Law of the land needs to be changed to protect players
Making it illegal for fans to enter pitch may be only way to eradicate problem
During the court case last March that convicted two Louth supporters for attacking match referee Martin Sludden, Judge Bridget Reilly, in handing out €1,000 fines to both men and binding them to the peace for one year, made an interesting observation.
She would have liked to have banned them from pitches in the relevant counties, but wasn't sure if she had the powers to do so. Under the law of this land, one cannot be tried in court for unauthorised entry to a sports pitch unless a public order offence has taken place.
But with the spotlight back on the GAA at local level, it is an option the Association might feel is worth pursuing as a real and meaningful deterrent to the threat faced by both players and officials. Clearly the measures in place, heavy fines and maximum two-year suspensions, are not working sufficiently.
North of the border, the Northern Ireland Justice Act 2011 brought in legislation whereby entry to the field of play at certain games (two hours before the start and one hour after the finish), which fell under the remit of the relevant health and safety authorities, is now a criminal offence. The maximum punishment just for straying across the white lines is £1,000.
Queens University Professor of Law Jack Anderson, who specialises in sports law and has written extensively on the subject of indiscipline in the GAA over the last number of years, believes the preference should still be for the sport itself to deal with these matters decisively and quickly.
"As in all of this, the criminal law and legislation should be a last resort and lengthy suspensions by the sports body, including what they used to call in horse racing 'warning off' bans -- stay away from any GAA involvement -- might be necessary," he said.
The GAA have made considerable strides in dealing with all forms of indiscipline, especially at the highest levels, over the last number of years. On the inter-county field, the various bodies that deal with discipline (CCCC, CHC, CAC, DRA) were arguably never as quiet as this summer since their institution in 2005.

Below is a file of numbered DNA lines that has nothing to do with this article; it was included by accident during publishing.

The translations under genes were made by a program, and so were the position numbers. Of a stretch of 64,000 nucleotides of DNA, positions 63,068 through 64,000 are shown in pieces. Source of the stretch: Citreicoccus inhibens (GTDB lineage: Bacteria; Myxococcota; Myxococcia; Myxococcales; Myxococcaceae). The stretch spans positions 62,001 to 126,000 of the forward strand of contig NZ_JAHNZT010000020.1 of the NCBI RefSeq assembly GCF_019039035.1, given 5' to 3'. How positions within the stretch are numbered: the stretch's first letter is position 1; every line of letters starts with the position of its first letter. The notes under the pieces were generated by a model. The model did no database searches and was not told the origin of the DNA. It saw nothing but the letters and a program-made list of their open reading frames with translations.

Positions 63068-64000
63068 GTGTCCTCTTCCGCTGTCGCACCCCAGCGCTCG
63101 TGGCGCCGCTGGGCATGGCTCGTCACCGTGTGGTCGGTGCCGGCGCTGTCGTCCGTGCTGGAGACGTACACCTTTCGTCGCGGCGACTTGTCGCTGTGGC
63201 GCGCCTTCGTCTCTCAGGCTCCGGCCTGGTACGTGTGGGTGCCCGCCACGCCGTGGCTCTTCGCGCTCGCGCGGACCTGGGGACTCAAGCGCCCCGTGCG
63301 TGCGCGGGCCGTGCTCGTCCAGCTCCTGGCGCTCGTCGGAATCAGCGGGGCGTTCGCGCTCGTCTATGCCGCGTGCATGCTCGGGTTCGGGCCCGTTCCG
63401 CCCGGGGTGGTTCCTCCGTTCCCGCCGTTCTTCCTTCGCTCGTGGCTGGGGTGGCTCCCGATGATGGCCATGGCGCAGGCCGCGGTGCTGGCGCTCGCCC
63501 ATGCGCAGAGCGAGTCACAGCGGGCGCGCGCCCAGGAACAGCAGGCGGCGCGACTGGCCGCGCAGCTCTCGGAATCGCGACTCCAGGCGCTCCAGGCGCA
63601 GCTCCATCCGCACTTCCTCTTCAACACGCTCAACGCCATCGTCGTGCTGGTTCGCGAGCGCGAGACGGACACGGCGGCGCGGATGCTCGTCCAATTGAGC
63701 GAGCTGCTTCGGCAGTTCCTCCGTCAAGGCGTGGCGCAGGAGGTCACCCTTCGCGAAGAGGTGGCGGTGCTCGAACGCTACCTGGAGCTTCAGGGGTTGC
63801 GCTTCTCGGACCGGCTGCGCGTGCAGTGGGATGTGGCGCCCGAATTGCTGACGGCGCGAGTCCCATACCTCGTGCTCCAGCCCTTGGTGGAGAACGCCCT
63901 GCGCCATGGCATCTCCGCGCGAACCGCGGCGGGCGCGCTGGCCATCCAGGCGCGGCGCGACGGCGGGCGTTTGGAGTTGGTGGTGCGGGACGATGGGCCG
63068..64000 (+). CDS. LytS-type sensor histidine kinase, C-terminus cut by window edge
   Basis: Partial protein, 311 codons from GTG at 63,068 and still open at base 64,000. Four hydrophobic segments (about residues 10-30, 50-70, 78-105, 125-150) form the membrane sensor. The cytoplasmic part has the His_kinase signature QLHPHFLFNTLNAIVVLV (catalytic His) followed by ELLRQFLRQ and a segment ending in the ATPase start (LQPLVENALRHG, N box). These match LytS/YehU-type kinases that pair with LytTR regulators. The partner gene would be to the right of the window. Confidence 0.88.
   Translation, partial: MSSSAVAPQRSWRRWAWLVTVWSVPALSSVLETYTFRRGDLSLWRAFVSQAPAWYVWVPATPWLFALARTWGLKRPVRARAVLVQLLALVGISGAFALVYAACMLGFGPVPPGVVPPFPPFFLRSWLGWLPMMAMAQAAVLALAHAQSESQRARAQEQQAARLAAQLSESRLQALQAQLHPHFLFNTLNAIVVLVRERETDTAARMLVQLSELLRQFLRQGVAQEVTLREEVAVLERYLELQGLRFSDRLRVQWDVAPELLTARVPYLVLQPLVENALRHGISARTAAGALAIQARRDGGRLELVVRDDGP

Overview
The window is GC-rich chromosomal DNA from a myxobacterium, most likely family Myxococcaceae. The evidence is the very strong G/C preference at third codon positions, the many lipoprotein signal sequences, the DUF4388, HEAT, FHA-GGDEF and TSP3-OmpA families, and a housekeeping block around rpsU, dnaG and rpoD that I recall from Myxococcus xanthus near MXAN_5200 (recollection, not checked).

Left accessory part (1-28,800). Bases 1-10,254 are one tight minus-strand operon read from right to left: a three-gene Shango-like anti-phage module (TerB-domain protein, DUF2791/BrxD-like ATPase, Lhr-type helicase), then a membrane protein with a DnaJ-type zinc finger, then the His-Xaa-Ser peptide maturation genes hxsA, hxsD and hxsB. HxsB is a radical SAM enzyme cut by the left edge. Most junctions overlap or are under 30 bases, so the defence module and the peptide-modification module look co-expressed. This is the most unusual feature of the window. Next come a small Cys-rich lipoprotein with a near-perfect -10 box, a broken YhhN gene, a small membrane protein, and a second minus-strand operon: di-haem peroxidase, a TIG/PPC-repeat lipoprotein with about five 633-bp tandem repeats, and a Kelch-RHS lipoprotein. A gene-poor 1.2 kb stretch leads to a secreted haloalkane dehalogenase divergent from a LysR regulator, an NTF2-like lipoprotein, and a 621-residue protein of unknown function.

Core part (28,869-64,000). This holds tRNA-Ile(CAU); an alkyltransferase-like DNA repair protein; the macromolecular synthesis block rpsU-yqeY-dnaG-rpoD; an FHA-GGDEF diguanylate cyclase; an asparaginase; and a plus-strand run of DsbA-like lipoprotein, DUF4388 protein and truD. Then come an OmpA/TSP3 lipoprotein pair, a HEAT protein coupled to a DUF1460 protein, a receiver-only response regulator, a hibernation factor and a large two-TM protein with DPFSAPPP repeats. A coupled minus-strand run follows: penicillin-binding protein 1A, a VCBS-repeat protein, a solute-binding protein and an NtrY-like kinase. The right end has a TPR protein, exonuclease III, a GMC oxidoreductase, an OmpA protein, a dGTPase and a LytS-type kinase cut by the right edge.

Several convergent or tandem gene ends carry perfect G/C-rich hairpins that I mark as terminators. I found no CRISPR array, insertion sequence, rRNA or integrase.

But the damage inflicted by the pictures and TV clips of violent scenes on club fields within the parameters of the pitch, involving supporters and officials, is immeasurable.
True, it happens in other sports and such incidents don't generate near the same publicity, but the position of Gaelic games -- and the network of media that cover them at every level -- will always be reflected.
When the GAA began its campaign to keep spectators off the field for post- match celebrations in Croke Park, the possibility of legislation being enacted was mooted, but, like Professor Anderson's view, the onus was placed back on the Association to exhaust every avenue themselves first.
They did so with remarkable success over the last three years and the celebrations that followed the Dublin and Donegal All-Ireland victories emphasised how the grass really was greener on the other side.
Grappling with the mindset of supporters who believe the boundary of a pitch offers them some equivalent of 'Dail privilege' to exact their own form of summary justice to a player or ref is a different problem that the GAA, or any sports body for that matter, may not be equipped to deal with.
Making the pitch sacrosanct for only those who have the authority to be there and enforcing that with relevant laws may be be the only way this problem can ever be controlled, never mind cured.